As Scott and Paulson pointed out, the higher the technical error rate, the more likely it is that normal embryos are incorrectly discarded, and abnormal ones transferred. Fortunately, this is a minor problem because published error rates for the most used PGT techniques range between 0 and 2% (Gutiérrez-Mateo et al., 2011, Scott et al., 2012, Treff et al., 2012, Fiorentino et al., 2014, Wells et al., 2014, Kung et al., 2015, Yang et al., 2015) and the predictive positive and negative values around 4% (Scott et al., 2012, Rubino et al., 2016). What may be a bigger problem is embryo biopsy. Only Scott et al. (2013) have studied the effect of blastocyst biopsy, which suggests no detrimental effect, but it was conducted by one of the most experienced PGT laboratories. Even a day-3 biopsy can be non-detrimental in experienced hands, as a RCT presented by Rubio et al. (2017)) has shown, as biopsy is a developed skill. Skilled centres do little harm during embryo biopsy, but when it is carried out by centres without experience one cannot expect the same outcomes. Without guidelines and standardization of embryo biopsy techniques, you cannot reliably compare outcomes across a range of IVF centres. If the risk of damage is high and embryos are being lost, PGT only improves embryo selection above a threshold of chromosome abnormality rates. At lower technical embryo loss, i.e, less than 10%, it may improve embryo selection even in egg donors with only 20% chromosome abnormality rates, whereas, at high embryo loss (i.e. 30%), the damage is only compensated by selecting against 60% or more chromosome abnormalities, i.e., among women aged 35 years and older. More studies and standardization of embryo biopsy is clearly needed to democratize PGT to the masses. Other explanations criticizing PGT-A have focused on technical artifacts and mosaicism.
Mosaicism is the occurrence of several cell lines with different chromosome content within the same embryo but is generally understood here as an embryo containing both normal and abnormal cell lines. As we biopsy only five to 10 cells, the result may or may not represent the rest of the embryo. To further complicate the picture, I presented that, depending on the technique used (4% with array comparative genomic hybridization to 18% with next-generation sequencing), the IVF centre growing the embryos (ranging from 4–44% mosaicism), and maternal age (decreasing from 18 to 8% with age), great variability occurs in the incidence of mosaic results. One factor, however, is crystal clear: with the most precise technique, next-generation sequencing, embryos classified as fully normal or fully abnormal have a close to 0% chance of being misclassified. As a collateral result, we have opened a small rift between normal and abnormal diagnoses, i.e. a mosaic diagnosis. Elpida Fragouli presented a summary of the pregnancy outcomes of transferred mosaic embryos. Indeed, as an in-between result, embryos classified as mosaic have a chance to produce a viable pregnancy (35%) that is intermediate between a normal embryo (65%) and an abnormal embryo (<4%). As such, the consensus in the meeting was that they need to be deprioritized for transfer, but not discarded. They can produce viable pregnancies, and, so far (from about 300 transfers), all babies seem to be normal, which suggests that abnormal cells in the mosaic embryo die out or do not grow as fast as normal ones. It is important to notice that reporting mosaic embryos as fully abnormal or not transferring them when no euploid embryos are available, may contribute to lower than expected pregnancy rates in PGT-A. This is certainly the case in the STAR study (Munné et al., 2017) in which mosaic embryos were either not reported or, if reported, forbidden for transfer according to the study. The debate continues regarding which mosaics to transfer and how to counsel patients. To assist, a task force has been established by PGDIS to update its guidelines on mosaicism, whereas, the National Society Genetic Councilors (NSGC) is developing one on counselling and management of patients.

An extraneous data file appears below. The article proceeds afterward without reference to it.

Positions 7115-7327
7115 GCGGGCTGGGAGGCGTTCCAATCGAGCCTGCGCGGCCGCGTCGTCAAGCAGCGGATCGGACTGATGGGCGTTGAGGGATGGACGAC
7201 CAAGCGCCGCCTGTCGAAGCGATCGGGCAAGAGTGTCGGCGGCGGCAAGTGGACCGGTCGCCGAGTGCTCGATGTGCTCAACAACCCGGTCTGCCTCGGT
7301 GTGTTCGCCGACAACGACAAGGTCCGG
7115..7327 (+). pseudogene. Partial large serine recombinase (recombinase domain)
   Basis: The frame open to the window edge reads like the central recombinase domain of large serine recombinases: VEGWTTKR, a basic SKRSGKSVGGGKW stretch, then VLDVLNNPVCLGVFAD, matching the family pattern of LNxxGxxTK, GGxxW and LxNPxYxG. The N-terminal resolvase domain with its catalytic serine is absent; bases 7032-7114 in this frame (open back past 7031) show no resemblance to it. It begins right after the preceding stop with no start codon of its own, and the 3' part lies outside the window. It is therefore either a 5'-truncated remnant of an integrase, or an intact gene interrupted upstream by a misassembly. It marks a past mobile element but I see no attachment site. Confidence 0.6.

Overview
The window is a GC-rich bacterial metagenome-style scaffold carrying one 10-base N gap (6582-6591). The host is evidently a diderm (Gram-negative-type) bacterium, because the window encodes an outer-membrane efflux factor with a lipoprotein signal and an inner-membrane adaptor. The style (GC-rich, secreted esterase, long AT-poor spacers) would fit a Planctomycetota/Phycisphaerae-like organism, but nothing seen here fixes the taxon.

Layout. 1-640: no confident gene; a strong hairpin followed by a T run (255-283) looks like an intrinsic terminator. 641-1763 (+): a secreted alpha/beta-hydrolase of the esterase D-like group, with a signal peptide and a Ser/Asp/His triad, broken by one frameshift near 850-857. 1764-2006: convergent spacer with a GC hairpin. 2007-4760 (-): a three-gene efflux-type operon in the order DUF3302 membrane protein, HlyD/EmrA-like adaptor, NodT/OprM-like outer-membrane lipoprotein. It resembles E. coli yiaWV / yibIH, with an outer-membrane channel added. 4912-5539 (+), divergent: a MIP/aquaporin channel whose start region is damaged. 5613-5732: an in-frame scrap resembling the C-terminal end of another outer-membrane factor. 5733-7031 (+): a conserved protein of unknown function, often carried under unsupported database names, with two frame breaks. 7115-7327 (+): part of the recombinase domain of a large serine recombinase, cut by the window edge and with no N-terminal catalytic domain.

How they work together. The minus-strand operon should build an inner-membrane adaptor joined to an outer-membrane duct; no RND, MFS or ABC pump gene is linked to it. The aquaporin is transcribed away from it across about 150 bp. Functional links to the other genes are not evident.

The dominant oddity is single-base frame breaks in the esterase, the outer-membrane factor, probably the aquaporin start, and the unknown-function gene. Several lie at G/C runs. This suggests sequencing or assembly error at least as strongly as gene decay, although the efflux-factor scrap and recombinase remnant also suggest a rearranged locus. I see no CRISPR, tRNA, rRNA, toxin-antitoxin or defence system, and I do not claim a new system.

Induced chromosome abnormalities by ART